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Germany to Start Fining Social Media Networks for Not Removing Hate Speech

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German Chancellor Angela Merkel (CDU) arrives for the weekly German federal Cabinet meeting on April 5, 2017 in Berlin, Germany. High on the meeting's agenda was discussion of policies pertaining to improving legislation concerning social media. (Photo by Adam Berry/Getty Images)
German Chancellor Angela Merkel (CDU) arrives for the weekly German federal Cabinet meeting on April 5, 2017 in Berlin, Germany. High on the meeting’s agenda was the discussion of policies pertaining to improving legislation concerning social media. (Adam Berry/Getty Images)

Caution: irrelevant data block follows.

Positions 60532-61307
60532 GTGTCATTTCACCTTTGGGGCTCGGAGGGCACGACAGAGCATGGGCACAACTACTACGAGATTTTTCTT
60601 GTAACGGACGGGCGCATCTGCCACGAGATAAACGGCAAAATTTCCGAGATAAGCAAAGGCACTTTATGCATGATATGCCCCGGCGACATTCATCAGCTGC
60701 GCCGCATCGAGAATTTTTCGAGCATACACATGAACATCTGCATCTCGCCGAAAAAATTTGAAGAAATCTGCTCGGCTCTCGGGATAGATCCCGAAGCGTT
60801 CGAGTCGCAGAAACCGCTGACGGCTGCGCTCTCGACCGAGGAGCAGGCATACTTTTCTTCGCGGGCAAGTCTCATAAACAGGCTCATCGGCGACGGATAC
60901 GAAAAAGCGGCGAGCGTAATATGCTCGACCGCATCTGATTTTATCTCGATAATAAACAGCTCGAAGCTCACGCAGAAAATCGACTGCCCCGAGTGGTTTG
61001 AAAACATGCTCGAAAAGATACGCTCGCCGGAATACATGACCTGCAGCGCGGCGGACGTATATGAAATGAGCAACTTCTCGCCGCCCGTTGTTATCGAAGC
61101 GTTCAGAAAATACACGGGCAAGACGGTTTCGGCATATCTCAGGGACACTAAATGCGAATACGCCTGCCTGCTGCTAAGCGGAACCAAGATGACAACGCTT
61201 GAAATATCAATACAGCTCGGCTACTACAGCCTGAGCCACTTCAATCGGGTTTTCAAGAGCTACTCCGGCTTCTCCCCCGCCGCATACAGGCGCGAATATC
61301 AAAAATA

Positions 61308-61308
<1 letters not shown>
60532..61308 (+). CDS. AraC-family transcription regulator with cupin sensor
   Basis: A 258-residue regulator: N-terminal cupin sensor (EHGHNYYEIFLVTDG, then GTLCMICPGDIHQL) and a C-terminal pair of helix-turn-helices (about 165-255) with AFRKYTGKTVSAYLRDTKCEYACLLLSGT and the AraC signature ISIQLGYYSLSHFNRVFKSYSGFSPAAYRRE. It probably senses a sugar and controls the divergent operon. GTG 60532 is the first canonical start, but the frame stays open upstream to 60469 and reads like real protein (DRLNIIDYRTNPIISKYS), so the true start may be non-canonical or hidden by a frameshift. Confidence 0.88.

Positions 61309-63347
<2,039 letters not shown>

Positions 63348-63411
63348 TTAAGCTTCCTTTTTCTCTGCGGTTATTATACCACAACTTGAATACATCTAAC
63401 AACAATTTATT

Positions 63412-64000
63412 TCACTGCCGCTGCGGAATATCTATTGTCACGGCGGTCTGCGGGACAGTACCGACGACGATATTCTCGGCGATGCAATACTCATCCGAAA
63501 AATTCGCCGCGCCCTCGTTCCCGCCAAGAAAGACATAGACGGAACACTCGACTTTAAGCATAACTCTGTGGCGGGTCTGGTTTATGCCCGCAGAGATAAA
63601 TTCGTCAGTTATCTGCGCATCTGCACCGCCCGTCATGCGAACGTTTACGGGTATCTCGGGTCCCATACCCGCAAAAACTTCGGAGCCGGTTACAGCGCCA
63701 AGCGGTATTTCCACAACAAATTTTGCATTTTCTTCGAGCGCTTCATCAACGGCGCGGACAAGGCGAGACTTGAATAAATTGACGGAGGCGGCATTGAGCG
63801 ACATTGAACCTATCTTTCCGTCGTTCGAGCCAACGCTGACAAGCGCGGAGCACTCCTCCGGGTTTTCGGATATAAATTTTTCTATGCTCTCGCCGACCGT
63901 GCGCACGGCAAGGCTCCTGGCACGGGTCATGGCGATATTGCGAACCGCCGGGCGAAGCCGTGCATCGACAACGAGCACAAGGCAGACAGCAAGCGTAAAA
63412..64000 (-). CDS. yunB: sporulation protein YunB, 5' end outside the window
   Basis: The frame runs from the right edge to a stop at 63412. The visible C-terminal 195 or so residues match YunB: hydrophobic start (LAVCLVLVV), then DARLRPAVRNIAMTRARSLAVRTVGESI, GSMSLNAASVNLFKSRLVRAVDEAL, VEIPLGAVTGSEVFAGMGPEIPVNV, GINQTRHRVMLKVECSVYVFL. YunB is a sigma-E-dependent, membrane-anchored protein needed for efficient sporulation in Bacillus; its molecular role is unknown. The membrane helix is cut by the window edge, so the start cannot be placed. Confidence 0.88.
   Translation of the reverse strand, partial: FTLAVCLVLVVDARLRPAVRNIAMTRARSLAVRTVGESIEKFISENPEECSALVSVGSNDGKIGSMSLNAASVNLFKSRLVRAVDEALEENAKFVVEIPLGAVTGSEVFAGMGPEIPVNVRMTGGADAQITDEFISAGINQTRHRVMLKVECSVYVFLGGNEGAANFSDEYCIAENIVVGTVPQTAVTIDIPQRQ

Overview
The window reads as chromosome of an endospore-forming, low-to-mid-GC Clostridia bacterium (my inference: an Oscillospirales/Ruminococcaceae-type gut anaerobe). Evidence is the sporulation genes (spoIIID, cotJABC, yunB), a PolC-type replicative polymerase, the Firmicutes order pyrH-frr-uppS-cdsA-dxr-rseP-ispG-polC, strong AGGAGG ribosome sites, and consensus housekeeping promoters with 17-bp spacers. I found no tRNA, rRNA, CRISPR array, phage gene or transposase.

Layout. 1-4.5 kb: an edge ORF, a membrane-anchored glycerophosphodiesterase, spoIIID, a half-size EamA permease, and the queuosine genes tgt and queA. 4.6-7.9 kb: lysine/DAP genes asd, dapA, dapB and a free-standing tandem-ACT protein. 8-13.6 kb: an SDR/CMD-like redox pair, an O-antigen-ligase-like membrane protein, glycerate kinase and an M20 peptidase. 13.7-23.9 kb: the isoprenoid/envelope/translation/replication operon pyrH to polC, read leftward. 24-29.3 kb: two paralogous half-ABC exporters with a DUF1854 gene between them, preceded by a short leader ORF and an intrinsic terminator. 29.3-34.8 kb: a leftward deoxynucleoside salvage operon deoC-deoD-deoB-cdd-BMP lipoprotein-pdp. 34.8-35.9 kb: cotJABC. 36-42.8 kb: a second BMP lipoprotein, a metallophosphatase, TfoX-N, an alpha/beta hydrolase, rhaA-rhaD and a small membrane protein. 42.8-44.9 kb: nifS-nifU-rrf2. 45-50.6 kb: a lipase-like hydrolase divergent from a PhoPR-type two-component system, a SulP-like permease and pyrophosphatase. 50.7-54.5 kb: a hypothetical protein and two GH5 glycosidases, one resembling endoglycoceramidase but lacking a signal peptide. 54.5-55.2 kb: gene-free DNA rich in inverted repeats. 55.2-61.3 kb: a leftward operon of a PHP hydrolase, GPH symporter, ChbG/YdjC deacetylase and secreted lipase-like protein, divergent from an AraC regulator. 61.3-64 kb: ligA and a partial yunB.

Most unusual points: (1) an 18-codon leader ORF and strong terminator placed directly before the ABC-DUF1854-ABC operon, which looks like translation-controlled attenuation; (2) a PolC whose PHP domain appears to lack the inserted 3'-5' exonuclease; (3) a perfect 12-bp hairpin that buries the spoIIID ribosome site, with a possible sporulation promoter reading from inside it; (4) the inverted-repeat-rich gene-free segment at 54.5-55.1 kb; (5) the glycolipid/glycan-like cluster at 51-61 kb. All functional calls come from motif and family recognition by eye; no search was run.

Germany’s cabinet approved a plan Wednesday to fine social media networks up to €50 million ($53 million) for failing to remove hate speech quickly.

The law, however, has been prompted concerns about its potential for limiting free speech.

Companies like Facebook and Twitter have 24 hours to remove posts with hate speech and a week for other offensive content, under the new law.

The country already has some of the strictest laws in the world regarding hate speech and defamation. Holocaust denial and inciting violence against minorities comes with a prison sentence. However, few online cases have been prosecuted, Reuters reports.

German politicians took notice of the growth of fake news and racism online, concerned the national elections in September would be swayed by sentiments fomented online.

Critics fear the new law will be used to suppress free speech in advance of the vote. An earlier draft of the law was amended to include a clause to exercise caution the fines didn’t undermine civil liberties.

Racism and hate speech are believed to be on the rise in Germany, two years after the country took in about million refugees, according to the BBC.

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